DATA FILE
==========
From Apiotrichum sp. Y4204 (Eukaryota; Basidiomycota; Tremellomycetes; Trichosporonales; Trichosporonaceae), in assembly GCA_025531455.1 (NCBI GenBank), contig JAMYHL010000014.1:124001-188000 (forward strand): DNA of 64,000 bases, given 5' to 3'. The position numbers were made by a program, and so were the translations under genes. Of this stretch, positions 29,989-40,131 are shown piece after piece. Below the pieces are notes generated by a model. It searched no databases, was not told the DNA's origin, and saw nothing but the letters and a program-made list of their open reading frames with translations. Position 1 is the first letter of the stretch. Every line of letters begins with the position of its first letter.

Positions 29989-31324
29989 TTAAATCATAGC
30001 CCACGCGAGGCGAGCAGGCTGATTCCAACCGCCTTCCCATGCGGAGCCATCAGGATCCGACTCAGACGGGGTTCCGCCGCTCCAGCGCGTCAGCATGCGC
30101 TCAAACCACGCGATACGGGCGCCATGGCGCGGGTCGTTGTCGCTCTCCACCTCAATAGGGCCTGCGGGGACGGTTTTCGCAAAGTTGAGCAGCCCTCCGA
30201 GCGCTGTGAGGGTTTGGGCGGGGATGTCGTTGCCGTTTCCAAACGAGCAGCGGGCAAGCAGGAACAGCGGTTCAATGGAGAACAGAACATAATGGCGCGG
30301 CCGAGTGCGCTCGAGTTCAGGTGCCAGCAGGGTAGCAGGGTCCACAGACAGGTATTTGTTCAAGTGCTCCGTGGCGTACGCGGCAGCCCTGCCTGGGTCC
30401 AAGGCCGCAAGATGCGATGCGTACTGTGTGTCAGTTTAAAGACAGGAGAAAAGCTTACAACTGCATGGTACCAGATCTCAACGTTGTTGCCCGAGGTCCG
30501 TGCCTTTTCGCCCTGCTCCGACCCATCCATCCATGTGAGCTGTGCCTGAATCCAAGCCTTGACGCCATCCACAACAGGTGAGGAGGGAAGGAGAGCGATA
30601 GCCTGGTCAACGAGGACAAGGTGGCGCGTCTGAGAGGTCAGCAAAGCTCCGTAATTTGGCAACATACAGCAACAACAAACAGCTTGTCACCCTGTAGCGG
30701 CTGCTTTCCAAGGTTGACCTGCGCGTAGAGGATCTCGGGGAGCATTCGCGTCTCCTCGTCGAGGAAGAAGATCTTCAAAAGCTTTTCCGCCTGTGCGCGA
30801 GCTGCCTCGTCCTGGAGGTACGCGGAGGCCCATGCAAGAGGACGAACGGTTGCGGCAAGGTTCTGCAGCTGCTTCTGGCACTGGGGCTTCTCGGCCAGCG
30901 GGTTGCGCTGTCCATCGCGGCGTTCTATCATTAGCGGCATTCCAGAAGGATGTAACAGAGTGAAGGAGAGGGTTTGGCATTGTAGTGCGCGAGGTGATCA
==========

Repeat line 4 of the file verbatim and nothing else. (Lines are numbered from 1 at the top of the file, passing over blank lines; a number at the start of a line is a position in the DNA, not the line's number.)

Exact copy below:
30001 CCACGCGAGGCGAGCAGGCTGATTCCAACCGCCTTCCCATGCGGAGCCATCAGGATCCGACTCAGACGGGGTTCCGCCGCTCCAGCGCGTCAGCATGCGC